Since hydrofluoric acid (HF) will eat through just about anything, in what and how is it stored?
Asked by: JJ True
This is a better question for chemists, and being a
physicist, my answer can't be regarded as an 'expert'
answer, but rather as the answer of a curious guy who
messed around in the chemistry lab a lot in high school.
First, HF (hydrofluoric acid) has the property that it
can eat through glass. Glass is mainly SiO2, and since
no element but F has the ability to dislodge oxygen from
its bond, glass containers are used for all sorts of
acids (HCl, H2SO4, HNO3). HF can react with glass, so
it doesn't work there. But, HF, due to the already strong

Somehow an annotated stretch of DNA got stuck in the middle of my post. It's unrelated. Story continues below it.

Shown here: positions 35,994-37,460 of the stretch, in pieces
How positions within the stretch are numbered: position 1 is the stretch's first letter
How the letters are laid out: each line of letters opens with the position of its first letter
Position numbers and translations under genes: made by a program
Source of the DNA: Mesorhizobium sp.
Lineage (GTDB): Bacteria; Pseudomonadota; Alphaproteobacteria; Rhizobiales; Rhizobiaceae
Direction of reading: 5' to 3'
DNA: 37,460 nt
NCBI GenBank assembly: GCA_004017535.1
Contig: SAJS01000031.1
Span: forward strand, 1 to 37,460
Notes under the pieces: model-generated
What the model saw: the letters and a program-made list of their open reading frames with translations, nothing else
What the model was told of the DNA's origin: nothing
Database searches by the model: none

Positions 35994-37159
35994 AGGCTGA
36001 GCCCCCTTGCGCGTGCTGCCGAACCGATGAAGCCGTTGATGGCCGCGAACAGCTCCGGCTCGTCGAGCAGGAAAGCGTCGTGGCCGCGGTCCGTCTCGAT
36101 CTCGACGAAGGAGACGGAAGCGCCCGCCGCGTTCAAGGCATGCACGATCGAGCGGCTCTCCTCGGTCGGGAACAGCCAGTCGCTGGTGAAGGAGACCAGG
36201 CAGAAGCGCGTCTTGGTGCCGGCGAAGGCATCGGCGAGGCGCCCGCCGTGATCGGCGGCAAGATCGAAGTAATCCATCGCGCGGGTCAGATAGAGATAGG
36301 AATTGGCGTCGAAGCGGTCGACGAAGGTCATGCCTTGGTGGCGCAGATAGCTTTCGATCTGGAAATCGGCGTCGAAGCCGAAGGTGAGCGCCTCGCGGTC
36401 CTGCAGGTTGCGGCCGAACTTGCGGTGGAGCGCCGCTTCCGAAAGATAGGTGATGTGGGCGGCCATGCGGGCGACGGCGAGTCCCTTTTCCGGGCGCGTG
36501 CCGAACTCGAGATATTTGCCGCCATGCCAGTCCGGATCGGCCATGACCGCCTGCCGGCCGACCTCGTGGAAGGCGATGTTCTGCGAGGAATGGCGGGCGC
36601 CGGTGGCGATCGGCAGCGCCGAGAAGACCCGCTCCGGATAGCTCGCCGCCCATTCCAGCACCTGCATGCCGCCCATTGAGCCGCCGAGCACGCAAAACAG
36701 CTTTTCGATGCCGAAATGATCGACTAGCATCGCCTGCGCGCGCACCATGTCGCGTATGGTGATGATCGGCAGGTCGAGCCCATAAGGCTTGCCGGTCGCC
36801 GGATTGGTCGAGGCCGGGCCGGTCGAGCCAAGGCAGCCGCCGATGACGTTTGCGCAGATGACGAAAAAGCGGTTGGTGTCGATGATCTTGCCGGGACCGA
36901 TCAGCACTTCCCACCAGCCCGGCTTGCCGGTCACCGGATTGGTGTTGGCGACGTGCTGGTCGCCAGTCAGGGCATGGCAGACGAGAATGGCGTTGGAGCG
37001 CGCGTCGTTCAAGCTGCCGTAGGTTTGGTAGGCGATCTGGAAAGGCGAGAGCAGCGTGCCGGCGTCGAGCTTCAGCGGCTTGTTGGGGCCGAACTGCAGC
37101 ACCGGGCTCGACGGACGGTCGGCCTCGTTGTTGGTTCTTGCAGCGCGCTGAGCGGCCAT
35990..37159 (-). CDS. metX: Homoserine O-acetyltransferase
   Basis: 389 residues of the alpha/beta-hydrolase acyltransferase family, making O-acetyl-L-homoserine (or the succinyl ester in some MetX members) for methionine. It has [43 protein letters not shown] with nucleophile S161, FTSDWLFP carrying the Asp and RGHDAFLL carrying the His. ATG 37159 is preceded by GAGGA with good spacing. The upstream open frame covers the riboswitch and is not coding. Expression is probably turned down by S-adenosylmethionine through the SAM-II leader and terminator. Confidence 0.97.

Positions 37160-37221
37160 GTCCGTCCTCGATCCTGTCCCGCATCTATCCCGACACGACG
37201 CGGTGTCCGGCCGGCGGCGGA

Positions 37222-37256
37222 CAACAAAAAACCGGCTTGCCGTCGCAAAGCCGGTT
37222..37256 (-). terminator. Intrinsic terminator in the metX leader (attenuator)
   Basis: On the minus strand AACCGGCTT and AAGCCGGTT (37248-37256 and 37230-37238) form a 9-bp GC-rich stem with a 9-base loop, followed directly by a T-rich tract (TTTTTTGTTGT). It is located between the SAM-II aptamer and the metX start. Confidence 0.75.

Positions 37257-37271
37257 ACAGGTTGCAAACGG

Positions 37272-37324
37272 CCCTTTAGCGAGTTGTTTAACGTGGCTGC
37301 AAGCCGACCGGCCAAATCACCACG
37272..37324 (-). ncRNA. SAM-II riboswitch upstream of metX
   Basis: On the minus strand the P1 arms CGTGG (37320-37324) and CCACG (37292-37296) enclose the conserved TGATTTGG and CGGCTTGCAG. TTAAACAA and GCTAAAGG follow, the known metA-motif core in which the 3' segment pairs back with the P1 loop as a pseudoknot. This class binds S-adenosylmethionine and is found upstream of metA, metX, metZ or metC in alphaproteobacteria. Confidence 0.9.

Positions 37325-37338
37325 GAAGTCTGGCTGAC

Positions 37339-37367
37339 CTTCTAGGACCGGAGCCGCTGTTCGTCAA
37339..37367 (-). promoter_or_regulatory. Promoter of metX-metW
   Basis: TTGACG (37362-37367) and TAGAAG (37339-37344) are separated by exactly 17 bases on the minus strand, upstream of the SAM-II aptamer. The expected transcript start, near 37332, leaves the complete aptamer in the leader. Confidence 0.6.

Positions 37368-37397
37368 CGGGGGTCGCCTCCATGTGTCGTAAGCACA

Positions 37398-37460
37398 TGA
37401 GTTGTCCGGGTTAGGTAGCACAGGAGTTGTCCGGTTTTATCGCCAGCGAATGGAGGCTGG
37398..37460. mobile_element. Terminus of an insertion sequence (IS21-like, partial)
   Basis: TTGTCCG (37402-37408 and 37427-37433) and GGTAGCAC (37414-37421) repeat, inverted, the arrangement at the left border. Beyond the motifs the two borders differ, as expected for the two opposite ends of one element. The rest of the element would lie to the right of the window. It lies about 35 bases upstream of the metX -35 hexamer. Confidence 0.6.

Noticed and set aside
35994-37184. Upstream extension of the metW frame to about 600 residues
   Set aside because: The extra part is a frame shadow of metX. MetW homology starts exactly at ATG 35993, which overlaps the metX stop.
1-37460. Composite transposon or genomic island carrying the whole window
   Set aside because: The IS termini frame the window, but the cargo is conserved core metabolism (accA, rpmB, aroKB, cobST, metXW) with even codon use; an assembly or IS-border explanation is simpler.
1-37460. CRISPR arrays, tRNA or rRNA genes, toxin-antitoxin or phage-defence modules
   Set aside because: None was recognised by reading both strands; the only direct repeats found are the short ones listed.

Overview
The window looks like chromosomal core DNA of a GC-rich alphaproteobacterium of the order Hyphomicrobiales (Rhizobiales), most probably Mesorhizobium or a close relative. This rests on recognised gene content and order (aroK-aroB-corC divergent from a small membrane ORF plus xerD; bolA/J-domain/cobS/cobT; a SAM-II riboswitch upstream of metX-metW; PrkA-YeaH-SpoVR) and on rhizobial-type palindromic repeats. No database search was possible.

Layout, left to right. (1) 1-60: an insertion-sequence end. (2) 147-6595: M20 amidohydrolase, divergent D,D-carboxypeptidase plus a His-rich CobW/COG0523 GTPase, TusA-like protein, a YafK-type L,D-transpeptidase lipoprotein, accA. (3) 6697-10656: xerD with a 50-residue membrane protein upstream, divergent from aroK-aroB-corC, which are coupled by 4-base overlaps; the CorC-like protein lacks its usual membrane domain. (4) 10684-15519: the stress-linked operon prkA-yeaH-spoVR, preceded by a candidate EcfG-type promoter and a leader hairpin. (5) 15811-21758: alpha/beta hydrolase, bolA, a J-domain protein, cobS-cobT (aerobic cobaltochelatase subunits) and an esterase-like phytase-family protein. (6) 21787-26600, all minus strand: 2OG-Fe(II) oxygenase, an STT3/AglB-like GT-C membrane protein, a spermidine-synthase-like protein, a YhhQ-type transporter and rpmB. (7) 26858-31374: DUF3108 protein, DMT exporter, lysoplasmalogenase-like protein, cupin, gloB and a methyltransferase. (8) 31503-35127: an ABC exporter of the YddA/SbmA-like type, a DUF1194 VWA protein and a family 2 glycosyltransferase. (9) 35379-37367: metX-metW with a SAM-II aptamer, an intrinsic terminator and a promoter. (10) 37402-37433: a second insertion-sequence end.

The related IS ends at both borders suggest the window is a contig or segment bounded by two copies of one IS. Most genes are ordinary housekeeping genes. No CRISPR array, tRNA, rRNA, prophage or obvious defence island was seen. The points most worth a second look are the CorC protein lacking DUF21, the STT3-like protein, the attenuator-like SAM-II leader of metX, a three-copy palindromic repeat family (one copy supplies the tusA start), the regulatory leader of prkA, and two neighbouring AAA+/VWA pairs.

bond between the H and F (F is too electronegative for
its own good) is not a strong acid otherwise. It can only
react very slowly with materials other than those
containing ionic bonds. Thus, HF is stored in plastic
containers (I have seen HF bottles), which are mainly
organic compounds which contain few, if any, ionic bonds
which would be affected by HF. Also, HF, due to the small
molecule size can penetrate through human skin, and is
Answered by: Yasar Safkan, Ph.D. M.I.T., Software Engineer, Istanbul, Turkey
'There must be no barriers for freedom of inquiry. There is no place for dogma in science. The scientist is free, and must be free to ask any question, to doubt any assertion, to seek for any evidence, to correct any errors.'